This article examines the use and significance of two-horse teams within the Nordic Late Bronze Age cultural sphere in southern Scandinavia and the southwestern Baltic region. Its point of departure is a remarkable hoard found in the late summer of 2014 at Bækkedal in northern Jutland, Denmark. The hoard, dated to period V of the Bronze Age, differs from many other hoards of this period by virtue of its abundant and almost complete content of bridles and other harness components for a two-horse team, including cheek pieces, phalerae and jingle plates. Furthermore, organic material was preserved in the form of parts of the bridle, with bronzes in situ, together with bits and reins. It therefore provides important new information about the group of hoards that contain horse tack, given that it is now possible, for the first time, to see how a bridle was constructed. Moreover, it contributes to our understanding of driving with two-horse teams and four-wheeled wagons, which, given the quantity of horse tack in hoards, must have been more commonplace than indicated by the other finds in the archaeological record. Lastly, the local context of the hoard is examined and reveals an area rich in other contemporaneous deposit finds and numerous settlement traces.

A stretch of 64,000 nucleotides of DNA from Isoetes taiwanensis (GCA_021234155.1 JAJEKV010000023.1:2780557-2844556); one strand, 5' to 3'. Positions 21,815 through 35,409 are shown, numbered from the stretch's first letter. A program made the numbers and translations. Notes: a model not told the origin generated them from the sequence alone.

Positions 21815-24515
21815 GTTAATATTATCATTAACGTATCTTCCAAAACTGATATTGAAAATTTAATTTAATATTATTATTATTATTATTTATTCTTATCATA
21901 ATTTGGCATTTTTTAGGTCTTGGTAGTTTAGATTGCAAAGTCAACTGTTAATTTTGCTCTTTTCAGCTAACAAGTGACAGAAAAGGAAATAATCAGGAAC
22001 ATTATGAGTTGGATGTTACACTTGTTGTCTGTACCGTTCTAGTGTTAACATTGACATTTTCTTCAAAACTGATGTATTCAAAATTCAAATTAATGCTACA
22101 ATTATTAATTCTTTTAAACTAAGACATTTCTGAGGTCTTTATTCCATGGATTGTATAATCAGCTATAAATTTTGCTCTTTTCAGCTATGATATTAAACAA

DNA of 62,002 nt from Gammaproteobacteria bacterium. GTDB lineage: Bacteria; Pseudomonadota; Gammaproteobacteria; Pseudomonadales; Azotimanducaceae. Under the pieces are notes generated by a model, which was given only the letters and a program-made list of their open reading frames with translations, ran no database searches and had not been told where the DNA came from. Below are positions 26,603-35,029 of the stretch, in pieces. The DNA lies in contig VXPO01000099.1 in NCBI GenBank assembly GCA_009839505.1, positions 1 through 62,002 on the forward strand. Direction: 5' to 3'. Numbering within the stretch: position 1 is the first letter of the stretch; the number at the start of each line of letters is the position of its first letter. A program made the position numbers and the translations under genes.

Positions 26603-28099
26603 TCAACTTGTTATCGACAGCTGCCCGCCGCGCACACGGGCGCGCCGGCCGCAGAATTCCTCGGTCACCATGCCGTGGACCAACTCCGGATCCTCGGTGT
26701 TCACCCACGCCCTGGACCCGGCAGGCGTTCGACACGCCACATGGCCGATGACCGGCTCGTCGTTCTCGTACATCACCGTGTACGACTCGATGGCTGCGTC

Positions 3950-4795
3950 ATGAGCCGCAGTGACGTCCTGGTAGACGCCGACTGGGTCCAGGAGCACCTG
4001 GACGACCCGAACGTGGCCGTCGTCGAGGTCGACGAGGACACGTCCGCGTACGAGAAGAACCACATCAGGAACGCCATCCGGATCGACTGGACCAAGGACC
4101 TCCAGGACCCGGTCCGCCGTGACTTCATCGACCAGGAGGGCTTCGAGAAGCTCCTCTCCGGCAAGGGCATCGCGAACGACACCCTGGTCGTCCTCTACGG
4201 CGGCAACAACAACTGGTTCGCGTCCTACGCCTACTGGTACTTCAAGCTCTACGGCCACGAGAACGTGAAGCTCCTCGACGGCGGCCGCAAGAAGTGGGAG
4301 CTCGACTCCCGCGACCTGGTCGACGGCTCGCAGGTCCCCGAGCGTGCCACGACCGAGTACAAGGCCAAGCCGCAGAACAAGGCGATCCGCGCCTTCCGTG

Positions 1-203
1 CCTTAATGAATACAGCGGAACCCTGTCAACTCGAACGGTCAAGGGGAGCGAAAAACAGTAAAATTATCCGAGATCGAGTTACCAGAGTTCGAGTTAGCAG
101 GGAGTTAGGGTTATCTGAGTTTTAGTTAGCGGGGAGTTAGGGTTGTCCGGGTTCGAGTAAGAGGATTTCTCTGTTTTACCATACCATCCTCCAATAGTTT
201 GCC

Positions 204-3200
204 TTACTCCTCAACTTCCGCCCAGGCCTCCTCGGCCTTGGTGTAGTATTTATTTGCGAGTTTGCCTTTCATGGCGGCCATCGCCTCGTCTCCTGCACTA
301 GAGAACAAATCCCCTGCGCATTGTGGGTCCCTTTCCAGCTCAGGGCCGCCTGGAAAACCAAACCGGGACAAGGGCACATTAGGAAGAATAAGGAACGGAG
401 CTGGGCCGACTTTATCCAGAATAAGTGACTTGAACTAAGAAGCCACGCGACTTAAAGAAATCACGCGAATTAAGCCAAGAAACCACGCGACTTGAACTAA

Between 2800 and 2400 cal BC pastoralists from Central Europe migrated into the eastern Baltic paving the way for the Corded Ware Culture (CWC), and a new type of economy, animal husbandry. Traditionally the CWC people were viewed as highly mobile due to the lack of substantial traces of dwellings and material culture at settlement sites; they were reliant on an economy based on animal husbandry as demonstrated by zooarchaeological and stable isotopic evidence. However, this paradigm is beginning to shift. Here, we present new AMS radiocarbon (14C) measurements, pollen and macrobotanical data from sediment samples and a portable fish screen, as well as technological, molecular and isotopic data obtained from ceramic vessels from three CWC sites in the eastern Baltic. Overall, our results indicate a de-Neolithisation process undergone by some CWC groups, particularly in lacustrine and coastal ecotones, and a shift to hunting, gathering and fishing.